BIO Responds to Anti-Biotech Advertisement in the NY Times

October 14, 1999

Mr. Arthur O. Sulzberger, Jr.
New York Times
229 West 43rd Street
New York, NY 10036

Dear Mr. Sulzberger:

On October 11, the New York Times printed a full-page advertisement entitled, ôWho Plays God in the 21st Century?ö on page A11. The ad makes a number of assertions and statements about where genetic engineering is taking society. I was told by the editorial staff of your newspaper that I could not write a letter to the editor to comment on the ad. However, I was informed that I could buy a full-page ad in response. I do not have the $81,000 in my advertising budget to set the record straight.

I also checked with your ôDepartment of Acceptability,ö about the criteria the New York Times uses for running such an ad. This department explained to me that accuracy in accepting this ad is of no consequence.

As a former executive editor of a group of newspapers in Massachusetts I, better than most, understand the need for advertising revenue to support the editorial activities of your news department.

But, no amount of advertising revenue is worth misinforming readers of your newspaper. I have no intention of responding to every foolish assertion and inaccuracy in this ad. I will, however, just mention that the ad states, ôThe industry says some of these experiments may save lives, but so far there are few successes.ö The truth of the matter is hundreds of millions of people have already benefited from drugs and vaccines developed through genetic engineering. Biotech drugs give hope and relief to people with AIDS, cancer and heart disease just to name a few.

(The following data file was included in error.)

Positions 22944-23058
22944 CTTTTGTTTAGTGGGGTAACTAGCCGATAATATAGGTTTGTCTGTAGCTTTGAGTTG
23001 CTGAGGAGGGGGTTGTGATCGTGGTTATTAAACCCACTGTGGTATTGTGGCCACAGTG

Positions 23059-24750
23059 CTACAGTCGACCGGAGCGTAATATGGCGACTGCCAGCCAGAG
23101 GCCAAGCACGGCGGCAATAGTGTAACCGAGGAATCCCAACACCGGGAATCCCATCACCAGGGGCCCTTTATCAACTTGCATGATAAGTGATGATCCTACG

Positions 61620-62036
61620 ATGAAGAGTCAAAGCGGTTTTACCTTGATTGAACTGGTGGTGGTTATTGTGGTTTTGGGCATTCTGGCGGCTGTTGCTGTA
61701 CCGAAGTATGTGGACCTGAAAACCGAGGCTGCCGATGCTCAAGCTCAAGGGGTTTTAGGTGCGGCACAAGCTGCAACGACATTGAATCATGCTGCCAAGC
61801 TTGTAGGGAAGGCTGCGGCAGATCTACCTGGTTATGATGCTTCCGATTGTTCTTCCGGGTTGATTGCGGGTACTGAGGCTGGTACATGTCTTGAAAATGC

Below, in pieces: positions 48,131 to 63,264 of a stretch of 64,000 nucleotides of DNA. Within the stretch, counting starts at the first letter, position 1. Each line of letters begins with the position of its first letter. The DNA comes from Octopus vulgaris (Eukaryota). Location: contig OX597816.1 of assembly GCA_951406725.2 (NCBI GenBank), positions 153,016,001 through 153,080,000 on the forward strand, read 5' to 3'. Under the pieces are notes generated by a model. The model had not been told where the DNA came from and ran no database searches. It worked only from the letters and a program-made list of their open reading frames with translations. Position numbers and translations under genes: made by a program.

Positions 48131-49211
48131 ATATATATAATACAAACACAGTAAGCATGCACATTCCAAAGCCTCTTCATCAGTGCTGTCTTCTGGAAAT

There are women with breast cancer who are alive today because of drugs from genetic engineering. There are people with cystic fibrosis who are alive today because of drugs from genetic engineering. There are people with rheumatoid arthritis who are able to live normal lives because of drugs from genetic engineering.

This is only the tip of the iceberg. There are hundreds of biotech drugs awaiting FDA approval now. If the organizations that sponsored this ôWho plays Godö ad succeed in stopping biotechnology, which is their ultimate goal, those drugs may never reach patients.

Introducing this technology into society requires a responsible discussion of the issues biotechnology raises, and there are legitimate issues. This organization, which represents over 800 biotech companies promotes that dialogue at every opportunity. But trying to scare people with this type of advertising does not contribute to an informed debate. I wish the New York Times, in this instance, would have put social responsibilities before cash.


Dan Eramian
Vice President of Communications
Biotechnology Industry Organization